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You can now embed a legitimate audio workstation directly into your website.



Digital audio workstations (DAWs) tend to be power hungry, so when Soundation was able to fit most of the features they needed into a handy web app, it was already quite a challenge. But now the company has improved the code so that anyone can embed a full-featured recording station. music directly on their website.

For the uninitiated, this is where the vast majority of contemporary musical creation takes place. These software packages integrate with all types of hardware and have standard timeline-based recording features. open these features to any person or company with an active website. All you have to do is copy and paste some code and the program will do the rest. It should be noted that you can host an empty DAW on your website waiting to be filled with music, or a DAW that already has audio content.

What are the use cases here? You can reset a fresh and empty DAW by simply waiting for visitors to add sounds and effects. This is the perfect scenario for collaborative activities and the like. Remember that the DAW has all the tools you need to record sound, edit sound, drag and drop MIDImidi, and add effects.

Things get even more interesting when you consider that DAWs are preloaded with music content, which could lead to a user-friendly way to remix existing songs. The artist just needs to embed the preloaded DAW on their site and let the fans do their magic. This technology will also allow customers to “try before you buy” when it comes to sample packs and individual beats. You can rearrange samples on the fly and really immerse yourself in the finer details instead of just listening to demo clips.

Embedding allows you to change the DAW’s visual features, including thumbnail, aspect ratio, colors, and more. So your particular DAW should look completely different than the beatmaker next door, resulting in unique remix contests run by music marketplaces and teachers using different DAW templates for each class.

The technology is available to try out right now, but requires a Soundation subscription, which starts at $5 per month. However, a subscription also gives you access to other benefits.

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Utah’s governor signs a bill requiring teens to get parental permission to sign up for social media.




Utah Governor Signs Controversial a bill on Thursday that would require minors to obtain the consent of a guardian before joining social media platforms, in what would be the most aggressive move by state or federal lawmakers to protect children online.

As part of a bill called the Utah Social Media Regulation Act Social media platforms will be required to perform age verification for all Utah residents, ban all advertising to minors, and impose curfews making their sites offline from 10:30 p.m. to 6:30 a.m. to anyone under 18. The bill would also require social platforms to give parents access to their teens’ accounts.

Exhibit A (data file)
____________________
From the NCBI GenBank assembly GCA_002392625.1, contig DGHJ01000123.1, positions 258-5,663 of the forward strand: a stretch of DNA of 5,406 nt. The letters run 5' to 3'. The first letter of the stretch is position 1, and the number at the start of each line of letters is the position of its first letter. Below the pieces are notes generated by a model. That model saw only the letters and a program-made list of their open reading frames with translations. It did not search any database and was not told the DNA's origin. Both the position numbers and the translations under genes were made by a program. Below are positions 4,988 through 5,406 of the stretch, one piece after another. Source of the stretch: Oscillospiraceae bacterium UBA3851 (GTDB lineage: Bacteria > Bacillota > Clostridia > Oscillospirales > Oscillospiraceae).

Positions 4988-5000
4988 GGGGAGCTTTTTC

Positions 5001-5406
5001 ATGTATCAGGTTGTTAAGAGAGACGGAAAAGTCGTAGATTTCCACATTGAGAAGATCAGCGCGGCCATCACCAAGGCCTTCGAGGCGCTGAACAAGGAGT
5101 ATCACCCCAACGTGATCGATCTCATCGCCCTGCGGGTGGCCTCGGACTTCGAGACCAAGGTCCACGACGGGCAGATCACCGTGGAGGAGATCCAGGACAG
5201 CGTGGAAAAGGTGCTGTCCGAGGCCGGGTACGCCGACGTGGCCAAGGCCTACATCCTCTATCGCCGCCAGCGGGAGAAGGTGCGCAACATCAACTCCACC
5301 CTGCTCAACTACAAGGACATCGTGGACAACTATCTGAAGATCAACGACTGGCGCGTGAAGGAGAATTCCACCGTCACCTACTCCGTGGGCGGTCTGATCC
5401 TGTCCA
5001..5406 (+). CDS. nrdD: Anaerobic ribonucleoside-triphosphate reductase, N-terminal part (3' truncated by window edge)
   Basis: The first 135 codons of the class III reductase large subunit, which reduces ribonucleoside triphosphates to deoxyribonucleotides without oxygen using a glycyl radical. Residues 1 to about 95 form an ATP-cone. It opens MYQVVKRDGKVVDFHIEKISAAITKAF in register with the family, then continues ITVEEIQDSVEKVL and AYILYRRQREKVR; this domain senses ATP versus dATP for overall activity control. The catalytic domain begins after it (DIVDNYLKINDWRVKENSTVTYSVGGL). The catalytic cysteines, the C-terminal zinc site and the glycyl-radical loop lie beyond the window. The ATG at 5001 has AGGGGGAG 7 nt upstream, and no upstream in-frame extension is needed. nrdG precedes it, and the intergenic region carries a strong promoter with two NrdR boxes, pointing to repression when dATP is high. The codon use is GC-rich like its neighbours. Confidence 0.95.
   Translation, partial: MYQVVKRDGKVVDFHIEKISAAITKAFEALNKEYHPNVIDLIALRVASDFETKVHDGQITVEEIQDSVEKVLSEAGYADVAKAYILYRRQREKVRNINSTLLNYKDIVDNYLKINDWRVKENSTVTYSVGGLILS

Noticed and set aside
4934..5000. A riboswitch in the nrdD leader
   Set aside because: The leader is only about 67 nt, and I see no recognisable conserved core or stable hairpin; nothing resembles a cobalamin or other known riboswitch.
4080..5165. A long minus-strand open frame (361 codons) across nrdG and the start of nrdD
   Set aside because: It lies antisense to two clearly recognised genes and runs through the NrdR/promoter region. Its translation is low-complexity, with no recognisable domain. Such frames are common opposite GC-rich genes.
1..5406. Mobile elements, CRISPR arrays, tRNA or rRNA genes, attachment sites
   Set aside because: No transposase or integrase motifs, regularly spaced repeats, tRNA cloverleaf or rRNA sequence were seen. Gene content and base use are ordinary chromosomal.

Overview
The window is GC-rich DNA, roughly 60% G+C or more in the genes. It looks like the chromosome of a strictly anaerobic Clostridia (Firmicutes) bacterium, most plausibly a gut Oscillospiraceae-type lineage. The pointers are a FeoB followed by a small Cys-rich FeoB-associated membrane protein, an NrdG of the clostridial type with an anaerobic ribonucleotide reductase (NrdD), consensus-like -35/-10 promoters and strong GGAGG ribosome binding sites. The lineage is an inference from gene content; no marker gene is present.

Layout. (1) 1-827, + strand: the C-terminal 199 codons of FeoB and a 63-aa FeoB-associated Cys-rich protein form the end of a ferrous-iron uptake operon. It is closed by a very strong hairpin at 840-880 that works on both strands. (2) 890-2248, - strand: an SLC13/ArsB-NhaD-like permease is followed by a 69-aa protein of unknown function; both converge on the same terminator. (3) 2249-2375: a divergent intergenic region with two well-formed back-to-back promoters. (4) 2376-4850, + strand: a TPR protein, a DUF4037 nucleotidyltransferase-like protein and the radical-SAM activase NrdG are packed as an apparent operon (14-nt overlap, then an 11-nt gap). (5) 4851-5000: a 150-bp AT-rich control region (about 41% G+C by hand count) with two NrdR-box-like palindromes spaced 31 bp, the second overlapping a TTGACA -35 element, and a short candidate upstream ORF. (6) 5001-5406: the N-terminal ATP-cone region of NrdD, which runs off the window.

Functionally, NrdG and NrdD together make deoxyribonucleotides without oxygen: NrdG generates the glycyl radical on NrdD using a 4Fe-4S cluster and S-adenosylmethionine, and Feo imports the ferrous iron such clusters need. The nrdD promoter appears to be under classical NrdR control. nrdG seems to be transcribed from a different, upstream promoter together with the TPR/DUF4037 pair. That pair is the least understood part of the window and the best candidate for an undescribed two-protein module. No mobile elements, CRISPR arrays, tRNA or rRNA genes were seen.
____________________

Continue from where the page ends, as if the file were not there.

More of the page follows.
legislation, I’m sorry, what introduced by Republican Senator Michael McKel and accepted by Republican Governor Spencer Cox, effective March 1, 2024.

“When it comes down to it, [the bill] it’s about protecting our children,” McKell said in a statement to CNN, citing how depression, anxiety and suicidal thoughts have “surged” among teenagers in Utah and across the United States along with the rise of social networking sites. “As a legislator and parent, I believe this bill is the best way to prevent our children from the negative and sometimes life-threatening effects of social media.”

The law comes after years of U.S. lawmakers calling for new measures to protect teens online, amid concerns about social platforms leading young users down harmful rabbit holes, allowing new forms of bullying and harassment, and exacerbating what has been described as an adolescent mental health crisis in the country. However, to date no federal law has been adopted.

Utah is the first of a wider list of states making similar proposals. For example, in Connecticut and Ohio, legislators work on the adoption of the law this will require social media companies to get parental permission before users under 16 can join.

“We can assume that other methods, such as the Utah bill, may find their way into the plans of other states, especially if action is not taken at the federal level,” said Michael Inouye, an analyst at ABI Research. “Eventually, if enough states pass similar or related legislation, we may see a more concerted effort at the federal level to codify these (probably) disparate state laws as part of an all-American policy.”

Industry experts and big tech companies have long been calling on the US government to introduce regulations that could help keep young social media users safe. But even before the bill was passed, some voiced concerns about its implications. Electronic Frontier Foundation, Digital Rights Group, said Utah’s specific set of regulations are “dangerous” when it comes to user privacy, adding that the bill would make user data less secure, Internet access less private, and infringe on basic rights for young users.

“Social media provides a lifeline for many young people in addition to community, education and networking,” said Jason Kelly, director of activism at EFF. “They use it in part because it can be private… A law that would restrict access to social media and require parental consent and supervision of minors would irreparably damage young people’s ability to protect their privacy and deter them from exercising their rights. ”

Lucy Ivey, an 18-year-old TikTok influencer who is a student at the University of Utah Valley, agreed, saying some of her friends in the LGBTQ community may run into trouble with the change.